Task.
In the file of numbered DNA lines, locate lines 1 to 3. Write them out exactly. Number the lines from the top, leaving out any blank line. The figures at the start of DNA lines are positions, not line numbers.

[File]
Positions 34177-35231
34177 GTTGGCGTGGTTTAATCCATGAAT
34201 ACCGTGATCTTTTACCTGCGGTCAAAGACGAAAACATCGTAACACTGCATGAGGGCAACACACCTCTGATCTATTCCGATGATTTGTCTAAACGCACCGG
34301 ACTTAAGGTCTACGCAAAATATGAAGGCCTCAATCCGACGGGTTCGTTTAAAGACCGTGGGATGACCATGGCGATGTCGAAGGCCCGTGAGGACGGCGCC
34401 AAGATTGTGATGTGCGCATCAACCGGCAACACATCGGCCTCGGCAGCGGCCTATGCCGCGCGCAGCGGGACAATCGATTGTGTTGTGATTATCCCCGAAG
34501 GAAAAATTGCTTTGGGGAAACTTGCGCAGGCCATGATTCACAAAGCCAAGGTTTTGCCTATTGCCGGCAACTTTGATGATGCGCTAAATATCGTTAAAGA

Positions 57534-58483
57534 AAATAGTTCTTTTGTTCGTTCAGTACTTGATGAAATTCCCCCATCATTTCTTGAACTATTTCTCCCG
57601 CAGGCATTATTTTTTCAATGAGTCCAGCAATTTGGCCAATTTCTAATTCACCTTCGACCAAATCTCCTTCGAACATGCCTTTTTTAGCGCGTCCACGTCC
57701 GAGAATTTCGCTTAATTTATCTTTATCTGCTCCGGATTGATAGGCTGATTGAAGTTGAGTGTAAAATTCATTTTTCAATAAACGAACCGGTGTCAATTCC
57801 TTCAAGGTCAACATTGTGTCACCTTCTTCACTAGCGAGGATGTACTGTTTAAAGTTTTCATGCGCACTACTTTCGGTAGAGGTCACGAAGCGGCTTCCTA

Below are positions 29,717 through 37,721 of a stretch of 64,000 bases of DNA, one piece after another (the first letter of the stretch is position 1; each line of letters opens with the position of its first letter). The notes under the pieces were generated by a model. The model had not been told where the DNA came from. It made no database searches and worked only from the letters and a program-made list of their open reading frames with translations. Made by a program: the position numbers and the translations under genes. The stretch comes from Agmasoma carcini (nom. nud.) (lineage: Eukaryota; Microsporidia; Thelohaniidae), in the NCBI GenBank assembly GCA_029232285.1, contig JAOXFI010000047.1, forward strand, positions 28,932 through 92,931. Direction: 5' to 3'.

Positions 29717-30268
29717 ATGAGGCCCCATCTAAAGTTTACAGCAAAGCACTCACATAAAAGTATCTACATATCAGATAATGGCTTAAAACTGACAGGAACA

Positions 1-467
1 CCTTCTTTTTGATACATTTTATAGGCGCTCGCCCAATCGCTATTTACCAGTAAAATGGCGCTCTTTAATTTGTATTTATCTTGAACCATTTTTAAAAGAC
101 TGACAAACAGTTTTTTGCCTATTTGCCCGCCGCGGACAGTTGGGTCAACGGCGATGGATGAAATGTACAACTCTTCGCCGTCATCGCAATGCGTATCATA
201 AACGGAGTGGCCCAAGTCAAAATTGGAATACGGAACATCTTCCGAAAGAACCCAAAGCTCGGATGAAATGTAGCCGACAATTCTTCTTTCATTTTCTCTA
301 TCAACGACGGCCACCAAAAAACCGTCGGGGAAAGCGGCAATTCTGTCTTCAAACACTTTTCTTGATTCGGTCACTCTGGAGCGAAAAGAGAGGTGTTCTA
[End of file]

Positions 34177-35231
34177 GTTGGCGTGGTTTAATCCATGAAT
34201 ACCGTGATCTTTTACCTGCGGTCAAAGACGAAAACATCGTAACACTGCATGAGGGCAACACACCTCTGATCTATTCCGATGATTTGTCTAAACGCACCGG